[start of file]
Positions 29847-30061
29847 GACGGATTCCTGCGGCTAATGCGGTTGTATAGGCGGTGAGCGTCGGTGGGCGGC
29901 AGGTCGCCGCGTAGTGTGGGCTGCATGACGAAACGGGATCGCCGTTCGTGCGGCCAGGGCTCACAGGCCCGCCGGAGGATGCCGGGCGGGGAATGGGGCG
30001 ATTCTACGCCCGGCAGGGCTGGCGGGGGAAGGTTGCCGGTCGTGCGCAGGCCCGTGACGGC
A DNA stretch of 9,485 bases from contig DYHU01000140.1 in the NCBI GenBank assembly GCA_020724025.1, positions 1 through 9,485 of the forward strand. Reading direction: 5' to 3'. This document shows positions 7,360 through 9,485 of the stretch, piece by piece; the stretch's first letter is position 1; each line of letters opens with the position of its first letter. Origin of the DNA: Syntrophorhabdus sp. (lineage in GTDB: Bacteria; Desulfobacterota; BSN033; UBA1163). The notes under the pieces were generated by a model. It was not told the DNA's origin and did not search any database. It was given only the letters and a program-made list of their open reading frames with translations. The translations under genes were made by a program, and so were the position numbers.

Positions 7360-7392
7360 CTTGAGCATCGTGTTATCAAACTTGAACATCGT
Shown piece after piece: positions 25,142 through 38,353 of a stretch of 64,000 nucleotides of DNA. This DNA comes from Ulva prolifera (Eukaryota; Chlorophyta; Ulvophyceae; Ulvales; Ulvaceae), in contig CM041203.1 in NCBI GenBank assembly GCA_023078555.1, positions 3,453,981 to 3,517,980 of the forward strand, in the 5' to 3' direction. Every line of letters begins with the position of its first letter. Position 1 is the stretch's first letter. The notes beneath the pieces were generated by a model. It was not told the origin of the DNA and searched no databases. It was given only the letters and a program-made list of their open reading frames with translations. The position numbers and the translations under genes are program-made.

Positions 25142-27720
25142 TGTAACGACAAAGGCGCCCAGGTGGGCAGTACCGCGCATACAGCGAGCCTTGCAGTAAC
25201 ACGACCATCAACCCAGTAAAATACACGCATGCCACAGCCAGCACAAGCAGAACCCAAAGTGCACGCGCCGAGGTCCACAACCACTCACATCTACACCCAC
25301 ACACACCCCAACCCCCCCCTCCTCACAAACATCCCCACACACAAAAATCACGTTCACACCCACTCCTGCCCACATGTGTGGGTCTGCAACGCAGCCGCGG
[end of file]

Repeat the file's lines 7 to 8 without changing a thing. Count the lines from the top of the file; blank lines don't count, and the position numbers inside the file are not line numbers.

7360 CTTGAGCATCGTGTTATCAAACTTGAACATCGT
Shown piece after piece: positions 25,142 through 38,353 of a stretch of 64,000 nucleotides of DNA. This DNA comes from Ulva prolifera (Eukaryota; Chlorophyta; Ulvophyceae; Ulvales; Ulvaceae), in contig CM041203.1 in NCBI GenBank assembly GCA_023078555.1, positions 3,453,981 to 3,517,980 of the forward strand, in the 5' to 3' direction. Every line of letters begins with the position of its first letter. Position 1 is the stretch's first letter. The notes beneath the pieces were generated by a model. It was not told the origin of the DNA and searched no databases. It was given only the letters and a program-made list of their open reading frames with translations. The position numbers and the translations under genes are program-made.